Not too easy. Not too difficult.
Course Overview:
I would recommend MATH 110A, Calculus I, only if you are fully prepared for it. Rather than take Pre-Calculus during my senior year of high school, I was skipped from Algebra II to Calculus AB and felt as if I did not understand the material very well. I am not even sure if I did an exemplary job on the final exam for my college-level Calculus I class. However, I have earned a lot of good grades on many of the smaller exams and quizzes for Calculus I, so I was somewhat ready for college-level math.
Course highlights:
I enjoyed this course because math is one of my favorite subjects. Since I took a Calculus AB course in high school, I easily grasped the concepts of trigonometric functions and derivatives and refreshed my memory concerning antiderivatives and integrals. I especially enjoyed taking the integrals of functions, considering they mostly involve antiderivatives and areas.
Hours per week:
6-8 hours
Advice for students:
If you are planning to take this course, I would go beyond doing the assigned homework problems. I would take advantage of your professor’s office hours and practice problems in your textbook so you can better understand the material.
Not too easy. Not too difficult.
Course Overview:
It was quite hard to understand the teacher because of his heavy accent. However, this class was overall well-taught. It was easy to follow what the professor was saying because it was easily referred back to the text.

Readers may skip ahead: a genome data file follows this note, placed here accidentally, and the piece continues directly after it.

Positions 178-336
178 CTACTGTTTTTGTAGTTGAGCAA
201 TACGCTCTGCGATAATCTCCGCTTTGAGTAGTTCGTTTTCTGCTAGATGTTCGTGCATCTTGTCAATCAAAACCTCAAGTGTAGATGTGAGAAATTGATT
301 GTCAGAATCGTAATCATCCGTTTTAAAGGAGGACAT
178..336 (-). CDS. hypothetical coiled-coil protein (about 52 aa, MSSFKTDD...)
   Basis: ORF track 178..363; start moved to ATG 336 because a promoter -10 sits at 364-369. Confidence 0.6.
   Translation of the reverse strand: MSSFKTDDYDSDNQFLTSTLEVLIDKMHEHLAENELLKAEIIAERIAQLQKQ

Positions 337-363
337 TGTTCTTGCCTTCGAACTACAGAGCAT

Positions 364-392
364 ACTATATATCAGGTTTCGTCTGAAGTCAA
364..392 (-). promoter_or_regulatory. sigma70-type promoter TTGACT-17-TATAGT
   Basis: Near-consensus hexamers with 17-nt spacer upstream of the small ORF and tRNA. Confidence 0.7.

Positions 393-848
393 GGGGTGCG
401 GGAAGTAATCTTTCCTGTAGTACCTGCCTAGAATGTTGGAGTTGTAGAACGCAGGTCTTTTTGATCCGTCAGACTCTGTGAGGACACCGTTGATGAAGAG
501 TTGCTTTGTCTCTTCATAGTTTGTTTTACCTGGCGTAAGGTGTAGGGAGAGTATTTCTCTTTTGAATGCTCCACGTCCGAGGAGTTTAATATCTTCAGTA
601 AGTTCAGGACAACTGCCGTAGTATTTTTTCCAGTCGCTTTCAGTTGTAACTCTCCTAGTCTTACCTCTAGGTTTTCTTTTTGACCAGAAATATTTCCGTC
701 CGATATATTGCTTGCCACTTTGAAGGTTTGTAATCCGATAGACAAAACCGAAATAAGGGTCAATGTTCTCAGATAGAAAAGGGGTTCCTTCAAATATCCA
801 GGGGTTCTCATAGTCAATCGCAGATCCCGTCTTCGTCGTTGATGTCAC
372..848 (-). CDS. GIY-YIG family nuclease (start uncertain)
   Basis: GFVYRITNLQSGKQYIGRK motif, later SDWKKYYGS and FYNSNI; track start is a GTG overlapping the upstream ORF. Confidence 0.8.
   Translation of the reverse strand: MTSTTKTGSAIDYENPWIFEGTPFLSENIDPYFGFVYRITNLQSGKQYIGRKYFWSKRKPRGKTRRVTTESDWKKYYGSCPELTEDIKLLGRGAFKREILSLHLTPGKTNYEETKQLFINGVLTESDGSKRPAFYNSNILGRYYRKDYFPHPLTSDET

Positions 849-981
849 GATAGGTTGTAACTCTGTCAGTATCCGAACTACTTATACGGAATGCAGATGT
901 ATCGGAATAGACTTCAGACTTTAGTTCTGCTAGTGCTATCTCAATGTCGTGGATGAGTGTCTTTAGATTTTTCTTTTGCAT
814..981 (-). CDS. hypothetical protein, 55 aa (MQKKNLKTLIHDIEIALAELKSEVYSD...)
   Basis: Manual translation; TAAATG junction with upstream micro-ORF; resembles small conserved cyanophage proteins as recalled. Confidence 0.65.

Course highlights:
The highlight of this course was that we, as a class, were able to learn the material very quickly. Because it was a summer course, it was very packed, but the professor made the curriculum easy to understand in a quick manner.
Hours per week:
12+ hours
Advice for students:
The homework should be done, although it is not graded. There is quite a bit of homework, but it really helps to do the work when studying for the exams.
Not too easy. Not too difficult.
Course Overview:
I recommend this course because it is highly engaging, and Ms. Peterkofsky is a very thorough teacher. She takes time to help students by answering their questions, demonstrating problems in class that students have trouble on, and by making quizzes fairly easy. The class lectures are well-organized and explained, which helps us to do the homework with as much independence as possible.
Course highlights:
The highlights of the course are that I learned how to calculate derivatives and anti-derivatives of calculus functions, how to derive sine and cosine functions, and how to apply derivative and anti-derivative formulas to real-world examples through word problems involving geometry and/or trigonometry as well.
Hours per week:
0-2 hours
Advice for students:
In order to succeed in this course, you should have good independent study skills and good computational skills. You also should be willing to participate in class, since examples of the homework and quiz problems are covered often.